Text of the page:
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Wednesday, July 15, 2020


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Claire Ellis

Claire Ellis
Are UK universities committed to information literacy?

Information literacy is defined by the Chartered Institute of Librarians and Information Professionals as: “Knowing when and why you need information, where to find it, and how to evaluate, use and communicate it in an ethical manner.”

Literature suggests that American higher education institutions are increasingly committed to ensuring that students become information literate partly due to the presence of a single framework which has been nationally accredited. Within the UK there are several models and frameworks which exist, with studies indicating that no single one is being employed by universities over another.

The purpose of this research is to ascertain how committed UK universities are to information literacy. There are many studies which have focussed on for example: the individual institutions, the separate elements of information literacy and the information literacy skills of students. Whereas this research will be investigating the UK university sector as a whole, as I intend to bring the results of the research I have conducted together to provide an overarching picture of the approach that universities within the UK are taking regarding information literacy and the effects of this on their students.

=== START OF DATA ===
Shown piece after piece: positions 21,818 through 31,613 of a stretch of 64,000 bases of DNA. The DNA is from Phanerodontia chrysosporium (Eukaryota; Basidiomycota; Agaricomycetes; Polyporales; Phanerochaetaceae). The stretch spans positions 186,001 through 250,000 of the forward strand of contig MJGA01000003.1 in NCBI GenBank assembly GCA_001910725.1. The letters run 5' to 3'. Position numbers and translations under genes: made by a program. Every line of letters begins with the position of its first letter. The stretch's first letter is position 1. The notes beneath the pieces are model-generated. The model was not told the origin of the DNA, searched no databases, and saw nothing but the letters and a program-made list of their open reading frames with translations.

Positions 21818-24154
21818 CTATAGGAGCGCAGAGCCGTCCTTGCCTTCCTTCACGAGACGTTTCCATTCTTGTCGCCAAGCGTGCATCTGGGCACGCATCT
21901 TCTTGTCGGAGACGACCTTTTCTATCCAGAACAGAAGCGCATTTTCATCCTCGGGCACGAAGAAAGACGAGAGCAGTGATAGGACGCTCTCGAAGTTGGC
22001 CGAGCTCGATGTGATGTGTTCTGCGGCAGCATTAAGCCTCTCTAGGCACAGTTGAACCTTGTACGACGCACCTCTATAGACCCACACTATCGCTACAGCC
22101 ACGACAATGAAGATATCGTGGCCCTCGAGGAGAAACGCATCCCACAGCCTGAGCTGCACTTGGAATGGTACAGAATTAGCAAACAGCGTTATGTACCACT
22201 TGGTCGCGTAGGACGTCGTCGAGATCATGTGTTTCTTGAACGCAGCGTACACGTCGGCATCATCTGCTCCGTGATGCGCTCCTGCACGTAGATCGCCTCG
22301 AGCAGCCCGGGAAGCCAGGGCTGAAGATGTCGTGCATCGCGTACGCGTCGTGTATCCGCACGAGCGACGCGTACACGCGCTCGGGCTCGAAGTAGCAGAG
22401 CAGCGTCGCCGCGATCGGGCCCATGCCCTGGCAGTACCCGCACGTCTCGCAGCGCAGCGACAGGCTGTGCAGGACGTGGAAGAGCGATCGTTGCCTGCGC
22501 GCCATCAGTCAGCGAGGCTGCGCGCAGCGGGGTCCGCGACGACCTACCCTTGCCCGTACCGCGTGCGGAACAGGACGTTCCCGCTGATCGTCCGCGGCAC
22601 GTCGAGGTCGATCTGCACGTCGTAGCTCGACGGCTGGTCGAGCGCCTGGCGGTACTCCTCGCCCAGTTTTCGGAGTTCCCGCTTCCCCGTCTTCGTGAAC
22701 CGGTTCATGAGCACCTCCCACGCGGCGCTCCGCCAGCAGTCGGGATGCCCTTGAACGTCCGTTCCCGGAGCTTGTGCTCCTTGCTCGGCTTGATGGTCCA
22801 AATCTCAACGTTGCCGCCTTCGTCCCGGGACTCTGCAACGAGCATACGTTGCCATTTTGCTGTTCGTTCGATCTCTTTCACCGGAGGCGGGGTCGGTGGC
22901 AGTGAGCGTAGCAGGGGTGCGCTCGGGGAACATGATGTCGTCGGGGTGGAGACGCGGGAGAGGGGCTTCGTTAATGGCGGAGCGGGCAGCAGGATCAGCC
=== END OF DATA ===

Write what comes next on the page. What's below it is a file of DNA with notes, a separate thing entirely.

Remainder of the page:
To date three independent studies have been completed with a view to answering this question. Firstly, a content analysis of every UK University’s website was conducted, which will allow me to understand how information literacy is being promoted by individual institutions. Secondly, a questionnaire was distributed to all subject and liaison librarians in order to collect more specific data relating to their training and education, as well as models, policies, strategic plans, assessment and programmes offered through their university. In addition to this, the opinions of the librarians’ were sought regarding student capabilities, the effect of their university’s programme, who the responsibility of information literacy should lie with and how important they consider information literacy to be within the context of both their university and library service. Finally, a survey was sent to master students at MMU asking them to rate their information literacy abilities, to provide a definition of what they perceive information literacy to be, to provide information about their previous university and what interventions they received from the library service and what they have received from MMU to date.


Research Degree: PhD, Part-time
Department: Information and Communications